Google I/O, Google’s much anticipated 3-day yearly event wrapped up with some pretty exciting announcements. The three-and-a-half soiree brought together 6,000 developers at the Moscone Center in San Francisco where CEO Larry Page spent time updating attendees on the latest in one of the world’s biggest and most popular tech companies.
Google didn’t hand out Chromebooks and Nexus devices in this year’s I/O, but it sure gave developers a lot of things to talk and write about. Here are the highlights:
No new Nexus, but a new Galaxy s4
Sadly, rumors of new versions of the Nexus 4 and Nexus 7 and a new Nexus 11 tablet didn’t pan out. But Google made up for this by dropping the bomb on a new Galaxy S4 that’s going to ship with stock Android 4.2. Yup, you read that right. The pure Android version of Samsung’s flagship will do away with the Korean tech company’s TouchWiz software; instead, the smartphone will be automatically updated with Android’s latest OS directly through Google and will feature LTE support on carriers AT&T and T-Mobile. The modified version will come out this June via the Google Play Store with a hefty $649 pricetag. While it probably won’t have some of the S4’s newest features, the device will still appeal to hardcore Android fans who want powerful business phones.
Introducing the new Hangouts
Joining all other messaging apps out there is Google’s latest version of Hangouts, an all-in-one messaging app for Android, iOS, Chrome, and Gmail that replaced Google Talk. Perfect for Google fans, Hangouts integrates Google Talk and Google+ Messenger into one messaging platform. Joining a video hangout has also been made easier; now, you can simply tap on the video hangout button on your chat box. Best of all, conversations and notifications are synced between platforms, so you can easily switch between devices. Now if only Google can add SMS features, Hangouts would definitely be a great alternative to Facebook Messaging.
A fresh Google+
Taking a look at the new Google+ brings to mind a social network amalgam of Facebook, Pinterest, and Flickr. The magazine-style look looks fresh and more dynamic, although it could be a bit confusing at first for those used to the single vertical stream of Google posts. After some getting used to, you’ll be able to appreciate the clean feel of the new Google+. The best part is the new photo gallery which allows you to enhance your photos and shows you photo details like location, dimension, and camera settings.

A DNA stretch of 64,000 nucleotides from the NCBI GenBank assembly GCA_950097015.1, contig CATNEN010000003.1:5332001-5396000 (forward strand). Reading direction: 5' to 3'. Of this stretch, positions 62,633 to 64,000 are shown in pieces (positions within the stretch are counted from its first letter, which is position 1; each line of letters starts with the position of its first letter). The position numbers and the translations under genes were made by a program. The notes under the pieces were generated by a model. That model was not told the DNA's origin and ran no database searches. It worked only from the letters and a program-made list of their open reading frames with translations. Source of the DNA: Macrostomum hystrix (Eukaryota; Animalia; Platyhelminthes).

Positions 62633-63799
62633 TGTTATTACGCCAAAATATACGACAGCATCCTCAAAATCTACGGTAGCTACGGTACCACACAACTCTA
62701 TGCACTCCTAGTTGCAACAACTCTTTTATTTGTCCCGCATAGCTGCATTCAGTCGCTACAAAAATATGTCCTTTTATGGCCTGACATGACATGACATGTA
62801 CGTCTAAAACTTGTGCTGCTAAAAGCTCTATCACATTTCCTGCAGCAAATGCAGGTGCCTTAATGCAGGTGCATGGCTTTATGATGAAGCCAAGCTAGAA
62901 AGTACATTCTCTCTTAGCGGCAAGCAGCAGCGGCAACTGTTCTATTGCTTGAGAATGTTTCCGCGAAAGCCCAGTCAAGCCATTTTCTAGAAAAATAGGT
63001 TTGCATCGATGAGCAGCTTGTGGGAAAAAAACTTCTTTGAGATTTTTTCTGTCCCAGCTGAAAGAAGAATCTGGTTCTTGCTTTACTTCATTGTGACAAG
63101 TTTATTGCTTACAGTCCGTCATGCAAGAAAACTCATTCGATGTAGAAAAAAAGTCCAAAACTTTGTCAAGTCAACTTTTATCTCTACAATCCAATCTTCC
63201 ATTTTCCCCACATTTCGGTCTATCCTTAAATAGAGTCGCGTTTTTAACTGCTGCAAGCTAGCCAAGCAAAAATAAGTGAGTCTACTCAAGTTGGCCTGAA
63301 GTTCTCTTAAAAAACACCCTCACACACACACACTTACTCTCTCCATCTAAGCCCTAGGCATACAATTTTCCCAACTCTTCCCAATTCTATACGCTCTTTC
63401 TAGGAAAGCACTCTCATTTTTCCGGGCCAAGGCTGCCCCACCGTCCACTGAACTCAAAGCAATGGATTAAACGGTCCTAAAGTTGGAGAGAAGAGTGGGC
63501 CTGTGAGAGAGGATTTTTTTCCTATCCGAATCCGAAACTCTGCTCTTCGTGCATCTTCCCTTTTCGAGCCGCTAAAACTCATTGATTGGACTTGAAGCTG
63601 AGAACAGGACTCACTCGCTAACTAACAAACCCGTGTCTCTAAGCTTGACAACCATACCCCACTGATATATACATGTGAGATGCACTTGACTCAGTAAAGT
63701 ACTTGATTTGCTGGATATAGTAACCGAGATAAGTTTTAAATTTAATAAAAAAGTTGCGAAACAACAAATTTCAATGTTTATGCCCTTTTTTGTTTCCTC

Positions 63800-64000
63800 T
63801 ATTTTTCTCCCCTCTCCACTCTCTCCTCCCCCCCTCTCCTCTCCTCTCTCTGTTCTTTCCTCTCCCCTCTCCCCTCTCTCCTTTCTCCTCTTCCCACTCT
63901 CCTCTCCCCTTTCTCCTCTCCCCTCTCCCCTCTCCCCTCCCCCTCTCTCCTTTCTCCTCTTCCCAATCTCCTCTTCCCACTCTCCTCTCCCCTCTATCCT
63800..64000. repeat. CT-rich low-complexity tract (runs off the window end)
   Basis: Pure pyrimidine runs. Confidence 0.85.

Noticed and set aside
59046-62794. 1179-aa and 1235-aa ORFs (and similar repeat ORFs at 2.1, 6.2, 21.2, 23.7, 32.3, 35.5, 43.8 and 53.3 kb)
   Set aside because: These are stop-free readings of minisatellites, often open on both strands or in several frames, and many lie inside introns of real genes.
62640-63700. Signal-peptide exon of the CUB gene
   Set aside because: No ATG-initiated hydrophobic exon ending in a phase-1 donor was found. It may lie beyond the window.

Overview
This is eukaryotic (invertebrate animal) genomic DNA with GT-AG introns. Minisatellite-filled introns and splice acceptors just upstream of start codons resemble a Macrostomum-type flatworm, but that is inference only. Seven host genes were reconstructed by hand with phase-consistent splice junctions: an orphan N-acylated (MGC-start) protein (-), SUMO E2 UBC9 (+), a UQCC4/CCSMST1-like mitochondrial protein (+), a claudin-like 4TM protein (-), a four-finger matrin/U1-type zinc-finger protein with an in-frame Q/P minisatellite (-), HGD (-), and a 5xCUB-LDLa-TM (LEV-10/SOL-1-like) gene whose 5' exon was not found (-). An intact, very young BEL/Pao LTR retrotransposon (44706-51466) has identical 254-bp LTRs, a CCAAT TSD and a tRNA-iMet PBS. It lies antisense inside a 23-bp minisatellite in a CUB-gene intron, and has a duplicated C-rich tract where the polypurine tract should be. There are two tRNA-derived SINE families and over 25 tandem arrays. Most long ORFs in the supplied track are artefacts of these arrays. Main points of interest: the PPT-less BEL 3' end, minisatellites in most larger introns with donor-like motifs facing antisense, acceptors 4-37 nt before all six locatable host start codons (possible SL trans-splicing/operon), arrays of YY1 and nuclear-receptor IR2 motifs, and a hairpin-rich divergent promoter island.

Google plays music
Google Play Music All Access is Google’s foray into subscription-music, competing with popular online music providers Spotify, Pandora, Grooveshark, and Rdio. Just like other streaming services, Google Play Music offers on-demand music and features such as album recommendations, radio stations, and curated playlists. While Google’s service is just starting out and has a comparatively smaller library, you can most likely expect developers to improve on its features. Check out Google Play Music yourself with the 30-day free trial or $9.99 a month subscription.
Android game center
Giving credence to rumors the past weeks, Google unveiled its centralized gaming hub called Google Play Games. Confirmed at Google I/O, the Android gaming center showed off features such as cross-platform play between mobile devices, achievements, leaderboards, and cloud save.
A new racing game
Speaking of games, Google has also created a multiplayer game they call Racer to demo their new toolkit that syncs software across Android and iOS devices. Gamers line up their devices to create race tracks. They can the control the miniature cars onscreen from their own mobile and race each other. The game needs no downloads and apps. You simply need the Chrome Mobile browser to play. You can check Racer out yourself on this site.
Google in the classroom
Last February, Google pronounced that Chromebooks were the tablet of choice for over 2,000 schools in the U.S., directly challenging the dominance of iPad adoption in education. Google seems to be serious about dominating the education space as it announced in Google I/O the launch of its app store called Google Play for Education, which showcases specially curated apps for educators and students. The Verge also reports that the company is looking into making cheaper Android tablets.
Search with “OK Google”
Search just got a bit better with the Chrome voice search feature. Simply say “OK Google”, and a flashing mic icon will show up. You can then ask a question or give a command without having to click or tap to perform a search function. This “no-interface” feature built for Chrome and Chrome OS is reminiscent of Siri and other voice search tools. As shown in Google’s demo, you can personalize searches by natural voice commands such as “OK Google, show me my photos from New York last year.” The more information you give, the more successful your search will be.
Gmail and Google Wallet
Want to send cash to someone far away? No problem. Sending money is now oh-so-easy through Google. Gmail now lets you attach money to your email just like you would attach any old file. You’ll be charged 2.9 percent per transaction and the receiver will need to create a Google Wallet account before he can cash out.
An even better Google Maps
If you can’t get around with Google Maps, you’ll be happy to know that Google has refreshed its application, showing off a redesigned, faster, and more personalized version. Aside from Google Earth integration, the new Google Maps highlights the places most significant to you, like your office or home. Updates will also allow you to read reviews, receive Google offers, and rate restaurants.